(When you're abroad, check out iTunes Season Pass to keep caught up on recent episodes. I do like DVDs, though, for when the internet invariably isn't cooperating, which always seem to coincide with the moments that I am about to lose. my. shit.)
A note about the two suggestions above: remember that DVDs (and players) are regionalized, so make sure your DVDs match your player's region. We brought over our computers and DVD player, but are now stuck having to purchase all DVDs from the US region and ship them over. A note to Those In Charge Of Such Things: this is really annoying.
3. Kindle / E-Reader
I know, bibliophiles: a real book just feels better in your hands. Blah-blah-non-English-speaking-country-blah. Get a Kindle (or other e-reader) before you move abroad. The ability to buy books in your native language is key, both for voracious readers like myself and for decidedly less enthusiastic readers like my husband. We use our Kindles more than we did back home. A big bonus is the e-edition of your favorite magazines, which is so much better than rerouted mail or paying the equivalent of $8 for a three month old copy of Vogue. (Careful which magazines you subscribe too... Sunset does nothing but make me pine for West Coast living, while Martha Stewart and Bon Appetit bring me quite a bit of joy. Maybe because the aren't so regionally focused?)
4. Month supply of toiletries... or whatever.
From experience, let me tell you that hauling over a year's supply of Aveda may not be worth it. In most places in the world, it's simple enough to buy necessary toiletries That said, it's nice not to have to run out and find something important like toothpaste or tampons within a day of landing. Give yourself time to figure out which way is up and have a couple weeks' stock on hand. A small amount should do. That's also packing jeans, bras, coats with some life left in them. New shoes, plenty of socks. If you're really on top of things (or tend to get sick) throw in a box of cold medicine. Don't create more hurdles than you'll already have when you're FOB (or FOA... whatever). One note: if you're moving to a country of a predominately different race, you may want to stock up on hair and makeup supplies that are clutch. I've had great luck with mascaras, eyeshadows, and even blush in Japan, but for curly hair and pale skin? I bring that from home (or my very kind sister ships it over).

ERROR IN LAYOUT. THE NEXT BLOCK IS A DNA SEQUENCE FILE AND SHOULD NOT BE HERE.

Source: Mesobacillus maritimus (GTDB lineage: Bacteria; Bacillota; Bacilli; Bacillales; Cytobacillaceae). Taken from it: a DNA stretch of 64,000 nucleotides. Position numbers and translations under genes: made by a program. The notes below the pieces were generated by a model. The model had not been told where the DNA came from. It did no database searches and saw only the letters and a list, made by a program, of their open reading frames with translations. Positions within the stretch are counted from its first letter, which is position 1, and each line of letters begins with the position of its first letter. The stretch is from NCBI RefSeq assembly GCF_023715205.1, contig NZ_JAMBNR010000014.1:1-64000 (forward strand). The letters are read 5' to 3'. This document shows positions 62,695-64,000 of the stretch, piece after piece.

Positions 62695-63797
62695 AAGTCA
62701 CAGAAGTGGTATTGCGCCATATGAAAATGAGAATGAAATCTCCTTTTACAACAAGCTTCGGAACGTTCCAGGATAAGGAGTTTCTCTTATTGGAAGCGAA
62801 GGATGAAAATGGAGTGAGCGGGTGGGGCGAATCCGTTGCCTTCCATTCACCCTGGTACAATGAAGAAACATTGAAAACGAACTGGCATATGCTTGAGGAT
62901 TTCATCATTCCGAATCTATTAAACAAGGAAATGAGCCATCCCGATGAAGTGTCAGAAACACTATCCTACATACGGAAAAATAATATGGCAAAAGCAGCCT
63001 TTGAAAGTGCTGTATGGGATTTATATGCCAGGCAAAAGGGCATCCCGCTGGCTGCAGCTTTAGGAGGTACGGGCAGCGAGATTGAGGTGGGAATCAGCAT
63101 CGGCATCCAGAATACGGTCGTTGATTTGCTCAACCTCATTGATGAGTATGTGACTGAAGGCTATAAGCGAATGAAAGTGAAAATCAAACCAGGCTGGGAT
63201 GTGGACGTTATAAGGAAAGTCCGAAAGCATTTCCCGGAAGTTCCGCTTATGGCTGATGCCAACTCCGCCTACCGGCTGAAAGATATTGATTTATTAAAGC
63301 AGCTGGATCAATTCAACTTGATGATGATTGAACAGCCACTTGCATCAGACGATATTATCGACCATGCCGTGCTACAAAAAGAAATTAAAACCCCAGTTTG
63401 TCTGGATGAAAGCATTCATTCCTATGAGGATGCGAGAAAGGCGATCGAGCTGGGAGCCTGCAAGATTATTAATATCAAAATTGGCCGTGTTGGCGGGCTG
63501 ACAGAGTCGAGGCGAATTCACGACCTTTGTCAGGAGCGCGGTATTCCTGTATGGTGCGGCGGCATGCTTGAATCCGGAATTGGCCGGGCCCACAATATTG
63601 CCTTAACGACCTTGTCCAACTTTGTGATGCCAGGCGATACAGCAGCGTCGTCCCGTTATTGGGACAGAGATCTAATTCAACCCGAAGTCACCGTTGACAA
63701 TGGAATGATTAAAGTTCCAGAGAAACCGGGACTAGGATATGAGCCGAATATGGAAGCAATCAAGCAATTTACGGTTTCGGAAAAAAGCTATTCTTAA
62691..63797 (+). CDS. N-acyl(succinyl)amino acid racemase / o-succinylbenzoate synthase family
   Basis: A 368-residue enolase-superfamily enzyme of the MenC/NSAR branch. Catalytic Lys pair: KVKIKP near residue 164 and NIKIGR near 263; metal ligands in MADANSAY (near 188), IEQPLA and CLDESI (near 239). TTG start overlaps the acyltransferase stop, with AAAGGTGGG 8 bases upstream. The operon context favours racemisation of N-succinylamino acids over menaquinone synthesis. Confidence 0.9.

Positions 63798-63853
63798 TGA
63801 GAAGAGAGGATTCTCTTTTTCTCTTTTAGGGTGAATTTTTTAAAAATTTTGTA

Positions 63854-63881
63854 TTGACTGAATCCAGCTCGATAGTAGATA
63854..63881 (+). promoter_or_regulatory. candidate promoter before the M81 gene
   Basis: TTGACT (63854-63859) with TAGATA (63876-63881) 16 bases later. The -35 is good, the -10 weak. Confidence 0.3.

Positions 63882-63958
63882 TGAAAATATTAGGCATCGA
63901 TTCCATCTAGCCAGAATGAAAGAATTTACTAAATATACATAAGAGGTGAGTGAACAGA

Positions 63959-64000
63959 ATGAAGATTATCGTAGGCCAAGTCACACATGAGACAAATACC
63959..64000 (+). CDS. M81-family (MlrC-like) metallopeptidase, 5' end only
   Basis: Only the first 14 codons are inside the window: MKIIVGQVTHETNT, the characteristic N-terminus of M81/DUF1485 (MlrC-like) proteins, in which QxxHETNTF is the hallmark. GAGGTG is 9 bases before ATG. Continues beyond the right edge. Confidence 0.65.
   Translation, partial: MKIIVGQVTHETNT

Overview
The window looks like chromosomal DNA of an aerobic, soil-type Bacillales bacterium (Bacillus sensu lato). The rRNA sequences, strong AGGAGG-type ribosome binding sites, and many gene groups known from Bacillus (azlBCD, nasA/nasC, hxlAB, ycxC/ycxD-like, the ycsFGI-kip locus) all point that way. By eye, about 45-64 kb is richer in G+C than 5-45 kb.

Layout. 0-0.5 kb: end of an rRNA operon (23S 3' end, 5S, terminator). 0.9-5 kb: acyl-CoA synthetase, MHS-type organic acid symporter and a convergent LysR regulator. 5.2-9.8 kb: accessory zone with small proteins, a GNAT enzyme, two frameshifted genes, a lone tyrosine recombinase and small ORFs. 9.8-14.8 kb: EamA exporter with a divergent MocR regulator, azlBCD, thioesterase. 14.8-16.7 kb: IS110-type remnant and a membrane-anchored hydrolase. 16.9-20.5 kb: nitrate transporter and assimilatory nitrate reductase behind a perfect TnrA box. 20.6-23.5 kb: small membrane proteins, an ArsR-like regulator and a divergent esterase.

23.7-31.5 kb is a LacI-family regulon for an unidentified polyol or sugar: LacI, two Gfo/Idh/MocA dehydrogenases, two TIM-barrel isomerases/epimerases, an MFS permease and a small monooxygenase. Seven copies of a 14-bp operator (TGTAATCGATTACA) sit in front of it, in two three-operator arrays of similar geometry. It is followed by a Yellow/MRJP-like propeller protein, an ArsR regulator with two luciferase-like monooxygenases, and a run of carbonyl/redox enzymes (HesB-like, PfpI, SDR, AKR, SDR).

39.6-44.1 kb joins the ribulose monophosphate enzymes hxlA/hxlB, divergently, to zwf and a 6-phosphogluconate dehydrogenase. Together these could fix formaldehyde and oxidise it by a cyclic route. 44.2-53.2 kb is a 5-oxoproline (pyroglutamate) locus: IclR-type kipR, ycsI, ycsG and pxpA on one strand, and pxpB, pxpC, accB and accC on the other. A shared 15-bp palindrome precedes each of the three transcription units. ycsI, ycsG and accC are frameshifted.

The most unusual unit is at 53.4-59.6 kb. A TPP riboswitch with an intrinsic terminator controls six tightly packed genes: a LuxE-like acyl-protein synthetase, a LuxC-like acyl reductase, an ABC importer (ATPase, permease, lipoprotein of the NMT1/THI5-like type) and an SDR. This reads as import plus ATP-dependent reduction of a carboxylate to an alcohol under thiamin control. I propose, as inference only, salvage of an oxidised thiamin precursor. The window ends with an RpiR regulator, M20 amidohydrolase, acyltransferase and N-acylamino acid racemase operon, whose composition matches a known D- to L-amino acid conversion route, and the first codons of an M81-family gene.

5. Tea or small candies... something edible from home.
This is silly, but I always throw a box of Yogi's Egyptian Licorice tea in my bag before I head to Japan. I know; this is the land of tea, and here I am, insisting on bringing it from home. But it takes up no space and when I sit on my couch after a day where I failed to communicate, where I got lost, where I missed my friends, where I yadda-yadda-yadda, the tea makes me feel all warm and cozy and home, even if I am living in a sometimes overwhelming country. If there is something small you can bring that takes you back to your comfort zone -- a small thing of good olive oil? A tin of cookies or candies? Pringles? Coconut flour? -- throw it in. Sure, you may be able to find it in your new country, but you may not, so it's nice to have. Word of the wise: double-bag that shiznit. It'd be so shameful to haul coconut flour across the Pacific, only to have it explode in your suitcase.
Eh? Maybe? Take this, along with all expat advice, with a grain of salt. I've learned that, on a certain level, we're all winging it. Best of luck.
All images above are mine, except for The Parks and Recreations header, via Kevin Levine, the Adele photo, via this site, and the E-Reader image, via Basehor Library.